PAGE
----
Additional information is available from a UI Contact
Center claim representative or online.

UI Contact Center:

Topeka (785) 575–1460
Kansas City (913) 596–3500
Wichita (316) 383–9947
Toll-free (800) 292–6333
James Kaup

Kaup Law Office, LC
214 SW 6th Avenue,
Suite 306
Topeka, KS 66603
785-235-1111

Click here to email
Jim
James Kaup
Kaup Law Office, LC
214 SW 6th Avenue, Suite 302
Topeka, KS 66603
785-235-1111
The Kaup Law Office
and
Kansas Unemployment Insurance Law
Fair Labor Standards Act
and the Kansas Wage Act

The federal Fair Labor
Standards Act guarantees
many Kansas employees
the right to a minimum
wage and the right to
overtime when they work
more than 40 hours in a
workweek.  The law has
many complicated features
and there are many
exceptions to coverage
under the law.

The Kansas Wage
Payment Act also provides
Kansas employees with
rights concerning when
wages must be paid.  
Kansas law also might
require that employees be
paid overtime when the
employees are not covered
under federal law.
Commonly Asked
Questions About Wage
Laws
(answers by KDOL)

(this information is not intended
as legal advice to any person but
only as educational information
concerning Kansas law)


When is overtime pay required?

Kansas law states that overtime
is due once an employee has
worked 46 hours within a week.
Federal law states that overtime
is due once an employee has
worked 40 hours within a week.

What is the minimum wage?

It is $7.15 under both Kansas and
federal law.

Are salaried Kansas employees
entitled to overtime?

It depends on whether or not
they are classified as exempt. If
they are salaried but not exempt,
they are still entitled to overtime.
Whether or not a person is
exempt depends on what kind of
work they do. The information
provided by the U.S. Department
of Labor explains this in more
detail.

Is overtime due after 8 hours a
day, Sunday or holidays?

Under Federal law, overtime is
due once a Kansas employee has
worked 40 hours within a week
unless the employee has a
written contract that specifies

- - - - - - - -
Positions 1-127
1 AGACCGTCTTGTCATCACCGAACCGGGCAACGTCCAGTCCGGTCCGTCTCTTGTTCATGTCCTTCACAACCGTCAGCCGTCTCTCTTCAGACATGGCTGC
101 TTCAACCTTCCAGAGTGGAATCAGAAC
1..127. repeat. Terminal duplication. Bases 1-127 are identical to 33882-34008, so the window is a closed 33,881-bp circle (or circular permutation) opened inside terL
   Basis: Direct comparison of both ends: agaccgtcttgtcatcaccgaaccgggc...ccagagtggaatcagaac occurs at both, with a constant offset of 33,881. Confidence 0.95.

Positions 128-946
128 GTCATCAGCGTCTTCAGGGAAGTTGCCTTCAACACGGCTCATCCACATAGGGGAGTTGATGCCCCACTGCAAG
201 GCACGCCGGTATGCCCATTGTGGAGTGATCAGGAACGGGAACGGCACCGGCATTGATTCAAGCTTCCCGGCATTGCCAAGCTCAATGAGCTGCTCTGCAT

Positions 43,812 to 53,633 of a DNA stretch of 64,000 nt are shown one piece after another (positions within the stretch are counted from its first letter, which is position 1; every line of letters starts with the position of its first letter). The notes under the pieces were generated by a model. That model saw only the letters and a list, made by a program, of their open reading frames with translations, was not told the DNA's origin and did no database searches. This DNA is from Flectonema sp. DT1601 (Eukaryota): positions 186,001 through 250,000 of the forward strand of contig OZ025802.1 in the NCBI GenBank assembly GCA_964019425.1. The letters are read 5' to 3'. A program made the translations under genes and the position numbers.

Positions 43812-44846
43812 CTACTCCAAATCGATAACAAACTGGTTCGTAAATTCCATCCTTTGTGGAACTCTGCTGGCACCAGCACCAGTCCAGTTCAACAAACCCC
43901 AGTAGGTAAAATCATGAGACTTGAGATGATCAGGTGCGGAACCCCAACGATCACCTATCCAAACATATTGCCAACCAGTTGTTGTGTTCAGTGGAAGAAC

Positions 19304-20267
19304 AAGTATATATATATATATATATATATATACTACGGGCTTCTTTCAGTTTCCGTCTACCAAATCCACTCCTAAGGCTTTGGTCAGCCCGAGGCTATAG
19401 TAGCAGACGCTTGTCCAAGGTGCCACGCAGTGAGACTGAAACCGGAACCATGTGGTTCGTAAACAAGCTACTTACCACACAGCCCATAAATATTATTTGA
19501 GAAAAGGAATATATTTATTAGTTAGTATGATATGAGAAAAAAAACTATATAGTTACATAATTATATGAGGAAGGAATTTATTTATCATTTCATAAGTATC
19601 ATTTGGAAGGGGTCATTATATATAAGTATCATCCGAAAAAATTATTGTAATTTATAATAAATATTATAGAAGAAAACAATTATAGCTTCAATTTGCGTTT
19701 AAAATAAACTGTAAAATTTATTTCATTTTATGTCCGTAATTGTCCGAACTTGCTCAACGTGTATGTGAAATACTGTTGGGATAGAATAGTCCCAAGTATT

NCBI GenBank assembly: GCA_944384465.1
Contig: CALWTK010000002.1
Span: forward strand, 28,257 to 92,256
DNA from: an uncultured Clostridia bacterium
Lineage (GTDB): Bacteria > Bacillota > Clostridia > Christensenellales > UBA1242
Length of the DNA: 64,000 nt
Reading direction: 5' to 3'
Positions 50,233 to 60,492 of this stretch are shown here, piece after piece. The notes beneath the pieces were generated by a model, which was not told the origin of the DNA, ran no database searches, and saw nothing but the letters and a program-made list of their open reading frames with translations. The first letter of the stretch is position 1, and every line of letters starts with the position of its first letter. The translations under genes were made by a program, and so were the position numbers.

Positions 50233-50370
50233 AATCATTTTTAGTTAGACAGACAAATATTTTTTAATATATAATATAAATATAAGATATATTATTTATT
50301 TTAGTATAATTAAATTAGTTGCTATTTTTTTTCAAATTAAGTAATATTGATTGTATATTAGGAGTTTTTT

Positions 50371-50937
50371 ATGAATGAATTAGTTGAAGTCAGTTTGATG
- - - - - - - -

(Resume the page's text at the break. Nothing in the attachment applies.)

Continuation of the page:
something different.


If a Kansas employee wants to
work overtime (in excess of 40
hours in the workweek) and will
accept straight time, can the
employee waive his/her right to
overtime pay?

No.

Does a Kansas employer have to
pay for all hours worked or
services rendered?

Yes, if the employer has
authorized you to work or
accepts the benefit of your work.


How do I determine whether
Kansas or federal overtime
requirements apply?

The determining factors involve
the amount of annual revenue
and interstate commerce of a
business.

What overtime rules should an
employer follow - state or
federal?

Contact Federal Wage and Hour
at (913) 551-5721 to inquire if
federal laws apply to your
employment



Pay Requirements


How often do I have to be paid?

Your employer must pay you at
least once a month. Your
employer must pay on regular
paydays and inform you of
paydays in advance.



Can my employer make me
participate in direct deposit?

Unless you work for the federal
government, your employer
cannot make you participate in
direct deposit. However, many
employees find it is more
convenient to be paid through
direct deposit.


Is it legal for my employer to pay
me in cash?

Yes, but your employer must still
withhold for taxes.


Can my employer change my rate
of pay?

Yes, your employer can change
your pay, but they must give you
notice before they do it. Your
employer can not change
your rate of pay retroactively.


Does an employer have to pay
for all hours worked or services
rendered?

Yes, if the employer has
authorized you to work or
accepts the benefit of your work.


What kind of information is my
employer supposed to put on my
pay stub?

Your employer is not required to
put anything on your pay stub.
However, if you request it, your
employer must provide
you with an itemized statement of
deductions for each pay period.